01 June 2006

Are any major sports ready for this?

Let me start this now by saying the question below is NOT about PLAYING sports, but being on the business side of it.

Dante brought it up in the previous (though brief) discussion regarding the NFL commissioner opening. Dante could have been half-serious or half-joking or completely joking. That's not the point. Could a woman like Condi Rice have a snowball's chance in Hades to even be considered for a league commissioner's opening? And while the obvious answer is "NO", this question isn't just in football, but in any major men's sport. Could Pat Summit, for example, be seen as NBA commissioner? Would men's professional sports admit a woman into its administrative roles? And the more politically dangerous question is should they?

I was discussing this issue with my better half, and it came down to this for us: is this the right time? (Which always leads to when is ever the right time for change.) I felt if Rooney, who is a serious mover in the NFL on the issue of "diversity", really wanted to move and shake, he could at least request her to apply. Ms. Better Half said even asking her would almost be an insult since it would be a token gesture with no chance at all. Why have her apply when you know before the ink was dry, she'd be rejected? To me, the symbol at this time would be more important even though the concept in reality is years beyond the present. Now I grant completely that NFL ownership probably doesn't even have women in the NFL on their radar for near future discussions. However, introducing the idea now may make the idea less novel or inciteful later, after more women gain pro sports business credentials.

Women like Pat Summit and Donna Orender (WNBA commish) have great experience which could make them experienced enough to make a possible try at a major position in the NBA. And again, this discussion isn't only about football but any major sport. So it's possible to note that it wasn't until 22 years ago that Marge Schott was the first woman to outright buy into principal ownership of a professional sports team (as opposed to inheriting it or gaining control by court order (see: 49ers)). Maybe getting more female in front offices and as owners (which baseball has been working to do) is a first step.

So the questions are:
1) Is the sports world ready to work women into, if nothing else, key roles in the front offices? Even on the college level, "big time" Div IA schools like Tennessee, Arkansas, and Texas have Women's sports Athletic Directors. Only Cal-Berkeley, Arizona State, and Maryland have female ADs over men and women's sports. (There are 2 other ADs in smaller DI institutions). If on the college level, women aren't well represented in the big time AD function, commissioner in pro sports league?? Eh...

(Question 1-B) If UGA selected a female for AD (let's say Yoculan), how do you think alumni would react?)

2) Would fans leave if something like this happened, especially in a sport like football?

3) What would be a proper first step to a woman becoming a commissioner in any male pro sports league? Ownership? GM? Scouts? Where should leagues start when trying to incorporate women into the men's sports business?

And finally
4)Do you think on the business side that women should stay in women's league or does it really matter?


Discuss. And remember, this isn't about women playing in men's sports, just about them in positions on the business side.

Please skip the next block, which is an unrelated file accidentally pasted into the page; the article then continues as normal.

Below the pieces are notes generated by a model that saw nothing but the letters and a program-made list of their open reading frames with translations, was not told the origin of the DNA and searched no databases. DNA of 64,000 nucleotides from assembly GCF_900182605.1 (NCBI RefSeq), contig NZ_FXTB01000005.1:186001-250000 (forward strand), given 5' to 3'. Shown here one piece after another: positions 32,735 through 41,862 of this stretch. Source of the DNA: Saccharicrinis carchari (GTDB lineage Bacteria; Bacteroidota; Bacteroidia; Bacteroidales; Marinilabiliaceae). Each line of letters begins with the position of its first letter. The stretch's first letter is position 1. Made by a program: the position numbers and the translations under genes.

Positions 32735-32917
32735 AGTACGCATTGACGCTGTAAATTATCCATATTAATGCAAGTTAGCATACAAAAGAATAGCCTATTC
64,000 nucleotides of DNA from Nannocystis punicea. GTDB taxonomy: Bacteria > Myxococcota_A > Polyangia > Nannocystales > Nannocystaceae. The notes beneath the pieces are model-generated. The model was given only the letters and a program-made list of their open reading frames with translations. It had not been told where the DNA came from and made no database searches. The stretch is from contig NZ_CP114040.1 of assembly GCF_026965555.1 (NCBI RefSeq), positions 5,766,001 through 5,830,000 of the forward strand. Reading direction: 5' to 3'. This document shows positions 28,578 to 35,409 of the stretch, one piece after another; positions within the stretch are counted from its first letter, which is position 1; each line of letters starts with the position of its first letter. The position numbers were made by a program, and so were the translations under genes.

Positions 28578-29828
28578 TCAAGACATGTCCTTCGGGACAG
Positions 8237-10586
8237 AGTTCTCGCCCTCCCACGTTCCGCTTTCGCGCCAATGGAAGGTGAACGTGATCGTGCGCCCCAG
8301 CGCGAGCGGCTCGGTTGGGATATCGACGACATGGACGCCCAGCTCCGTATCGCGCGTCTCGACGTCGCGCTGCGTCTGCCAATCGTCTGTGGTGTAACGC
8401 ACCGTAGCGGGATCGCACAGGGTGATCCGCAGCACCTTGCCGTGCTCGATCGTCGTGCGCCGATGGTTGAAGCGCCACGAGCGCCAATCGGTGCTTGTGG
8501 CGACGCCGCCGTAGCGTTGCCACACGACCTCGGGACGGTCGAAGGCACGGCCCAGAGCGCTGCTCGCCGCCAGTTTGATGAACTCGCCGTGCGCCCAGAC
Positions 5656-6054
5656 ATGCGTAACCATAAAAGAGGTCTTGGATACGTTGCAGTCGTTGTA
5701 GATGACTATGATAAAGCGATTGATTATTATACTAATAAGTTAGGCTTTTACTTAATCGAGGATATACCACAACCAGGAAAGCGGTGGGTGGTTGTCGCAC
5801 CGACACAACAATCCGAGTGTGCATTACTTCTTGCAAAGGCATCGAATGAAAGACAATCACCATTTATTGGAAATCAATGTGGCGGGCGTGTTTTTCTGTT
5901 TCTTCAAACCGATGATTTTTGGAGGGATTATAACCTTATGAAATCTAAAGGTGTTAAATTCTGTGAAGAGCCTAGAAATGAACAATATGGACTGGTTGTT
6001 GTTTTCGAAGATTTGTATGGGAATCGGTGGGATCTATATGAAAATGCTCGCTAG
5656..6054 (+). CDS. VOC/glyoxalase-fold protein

3 Comments:

At 11:51 AM, Blogger Dante said...

"Let me start this now by saying the question below is NOT about PLAYING sports, but being on the business side of it."

I don't think you can separate the two. Until there are actually women playing in the sport, there is going to be a lot of resistance to women running the sport. A WNBA player becoming NBA commish or even Yoculan taking the reins as UGA's AD makes a lot more sense than Ms. Rice taking the NFL commissioner spot (or even Mike Powell taking that same position).

1a. Yes.

1b. I think in that specific situation, the alumni be ok with it.

2. No. Much like the BCS, they'd cry complain, and watch anyways.

3. Start by incorporating them as players. That's the key to acceptance.

4. I don't think it matters at all.

 
At 2:23 PM, Blogger Laddi said...

"I don't think you can separate the two. Until there are actually women playing in the sport, there is going to be a lot of resistance to women running the sport."

Sure you can separate the two if the theory is correct that sports business itself doesn't necessarily require sports knowledge. Though i don't agree, some sports pundits and even former players believe that to be the case. Owners don't have to be former players, just people who have connections, money, and know how to market sports. So why would women have to take the longer, harder role in order to be in positions of power (per se).

But that's an interesting point about being players before being in front office. One I think a lot of people believe would need to happen first.

Hopefully others will chime in with their opinions.

 
At 3:48 PM, Blogger Dante said...

"Sure you can separate the two if the theory is correct that sports business itself doesn't necessarily require sports knowledge."

Now don't confuse ability with acceptance. Sports business has absolutely no need of someone familiar with the sport. Marketing is marketing. A good businessperson will know who to listen to regarding markeing their product and handling sports-related issues. A woman is easily as capable as a man in those respects.

However, fan acceptance leaves something to be desired any time a non-player runs any kind of high profile football operations. But like I said earlier, it'll be all whine and little action.

 

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